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Editor's note: Two of 12% Letter editor Dan Ferris' World Dominating Dividend Growers are officially in "buy" range today.
 
You don't often have a chance to buy these types of businesses (think Coca-Cola) for great prices. And when you do, you should load up... Simply buying and holding great businesses that gush cash and constantly raise their dividends is the single best way to get rich in the markets.
 
To celebrate Dan's announcement, we've decided to run a slightly edited version of one of the most popular essays he's ever written on World Dominating Dividend Growers. We originally published this essay in the May 8, 2012 S&A Digest. We hope you enjoy. More important, we hope you internalize the concepts he discusses...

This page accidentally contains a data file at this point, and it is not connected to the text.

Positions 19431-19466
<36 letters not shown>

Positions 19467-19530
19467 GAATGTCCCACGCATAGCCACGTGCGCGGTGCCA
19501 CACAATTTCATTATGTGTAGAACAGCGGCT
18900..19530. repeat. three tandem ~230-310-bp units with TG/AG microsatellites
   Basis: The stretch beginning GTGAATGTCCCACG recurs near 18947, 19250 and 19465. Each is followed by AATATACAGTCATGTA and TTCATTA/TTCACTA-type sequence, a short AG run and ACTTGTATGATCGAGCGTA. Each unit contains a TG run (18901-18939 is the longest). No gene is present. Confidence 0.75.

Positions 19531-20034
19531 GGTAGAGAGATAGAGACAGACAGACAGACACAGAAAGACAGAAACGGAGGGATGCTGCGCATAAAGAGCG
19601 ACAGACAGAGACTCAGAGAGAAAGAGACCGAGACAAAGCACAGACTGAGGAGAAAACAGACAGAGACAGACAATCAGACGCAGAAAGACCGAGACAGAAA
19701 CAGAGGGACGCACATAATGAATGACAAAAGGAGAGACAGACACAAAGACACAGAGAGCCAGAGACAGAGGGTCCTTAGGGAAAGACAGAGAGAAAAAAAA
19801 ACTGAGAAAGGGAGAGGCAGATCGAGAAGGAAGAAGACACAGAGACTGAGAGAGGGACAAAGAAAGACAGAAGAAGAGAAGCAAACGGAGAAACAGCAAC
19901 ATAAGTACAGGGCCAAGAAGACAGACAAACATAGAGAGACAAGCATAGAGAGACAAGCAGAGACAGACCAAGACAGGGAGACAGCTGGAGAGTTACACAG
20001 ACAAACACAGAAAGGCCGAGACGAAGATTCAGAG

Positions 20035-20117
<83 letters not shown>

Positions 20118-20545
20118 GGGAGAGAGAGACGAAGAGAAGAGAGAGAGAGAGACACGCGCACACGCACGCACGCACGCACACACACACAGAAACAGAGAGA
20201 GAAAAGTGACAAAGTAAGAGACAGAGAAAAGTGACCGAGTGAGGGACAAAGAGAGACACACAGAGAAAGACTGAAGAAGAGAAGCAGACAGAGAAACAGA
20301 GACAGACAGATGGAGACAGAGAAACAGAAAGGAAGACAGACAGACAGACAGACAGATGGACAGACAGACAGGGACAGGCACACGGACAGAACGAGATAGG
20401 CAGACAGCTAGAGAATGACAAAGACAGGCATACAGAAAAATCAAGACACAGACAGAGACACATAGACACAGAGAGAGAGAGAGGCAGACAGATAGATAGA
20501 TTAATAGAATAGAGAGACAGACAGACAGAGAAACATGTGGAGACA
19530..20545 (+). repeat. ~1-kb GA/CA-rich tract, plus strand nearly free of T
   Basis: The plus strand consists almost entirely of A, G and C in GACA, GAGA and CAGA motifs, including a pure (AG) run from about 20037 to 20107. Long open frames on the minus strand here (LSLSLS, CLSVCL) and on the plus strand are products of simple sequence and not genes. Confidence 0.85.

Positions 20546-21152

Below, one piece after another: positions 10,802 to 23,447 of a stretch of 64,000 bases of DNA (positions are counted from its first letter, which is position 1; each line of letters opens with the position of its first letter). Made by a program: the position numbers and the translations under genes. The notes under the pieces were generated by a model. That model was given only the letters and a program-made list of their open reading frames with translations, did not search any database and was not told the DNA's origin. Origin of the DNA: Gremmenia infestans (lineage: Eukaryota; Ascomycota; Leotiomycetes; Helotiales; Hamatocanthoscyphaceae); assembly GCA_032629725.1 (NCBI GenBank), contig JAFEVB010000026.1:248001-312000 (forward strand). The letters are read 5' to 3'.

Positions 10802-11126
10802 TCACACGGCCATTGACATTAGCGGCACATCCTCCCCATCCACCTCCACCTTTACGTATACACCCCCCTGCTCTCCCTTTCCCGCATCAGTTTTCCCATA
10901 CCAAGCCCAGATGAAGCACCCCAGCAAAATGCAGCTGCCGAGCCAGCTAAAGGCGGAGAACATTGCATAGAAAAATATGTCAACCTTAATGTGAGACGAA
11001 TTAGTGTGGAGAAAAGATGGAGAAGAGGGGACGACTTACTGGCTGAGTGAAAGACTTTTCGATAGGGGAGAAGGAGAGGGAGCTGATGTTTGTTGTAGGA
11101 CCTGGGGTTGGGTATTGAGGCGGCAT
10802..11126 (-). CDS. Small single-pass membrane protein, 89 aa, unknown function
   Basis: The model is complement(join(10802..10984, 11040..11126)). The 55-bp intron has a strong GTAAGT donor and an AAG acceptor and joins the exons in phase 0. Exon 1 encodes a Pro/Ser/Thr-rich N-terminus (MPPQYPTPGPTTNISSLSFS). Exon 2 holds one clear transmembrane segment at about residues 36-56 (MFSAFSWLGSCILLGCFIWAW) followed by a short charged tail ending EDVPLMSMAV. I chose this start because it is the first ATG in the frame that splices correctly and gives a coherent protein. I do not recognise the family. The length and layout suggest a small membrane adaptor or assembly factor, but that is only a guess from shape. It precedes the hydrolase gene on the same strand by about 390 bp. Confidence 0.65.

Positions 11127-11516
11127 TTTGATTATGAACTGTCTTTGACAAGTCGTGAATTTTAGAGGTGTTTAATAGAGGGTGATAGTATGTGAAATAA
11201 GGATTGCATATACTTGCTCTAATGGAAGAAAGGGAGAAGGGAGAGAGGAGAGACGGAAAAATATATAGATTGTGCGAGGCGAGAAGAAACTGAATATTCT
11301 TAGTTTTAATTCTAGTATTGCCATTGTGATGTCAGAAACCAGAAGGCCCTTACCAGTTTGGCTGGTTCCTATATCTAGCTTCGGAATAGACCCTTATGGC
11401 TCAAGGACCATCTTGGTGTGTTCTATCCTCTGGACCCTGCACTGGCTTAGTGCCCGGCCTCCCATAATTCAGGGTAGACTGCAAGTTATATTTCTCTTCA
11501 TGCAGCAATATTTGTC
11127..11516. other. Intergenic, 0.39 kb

Weekend Edition

The single best way to get rich in the stock market
Saturday, August 24, 2013

 A sign of an impending market rally was delivered to my door this morning.
 
This week, I've been staying at the Omaha (Nebraska) Hilton while attending the Berkshire Hathaway shareholder meeting and subsequent Value Investing Congress (more on this in a moment)...
 
Like a lot of hotels, the Hilton delivers a complimentary copy of the USA Today to the guests' doors each morning. On the front page of today's edition reads the headline "Invest in stocks? Forget about it." The article says essentially that individual investors are still worn out by the 2008-2009 crisis. Last year's 20% market drop didn't help, either.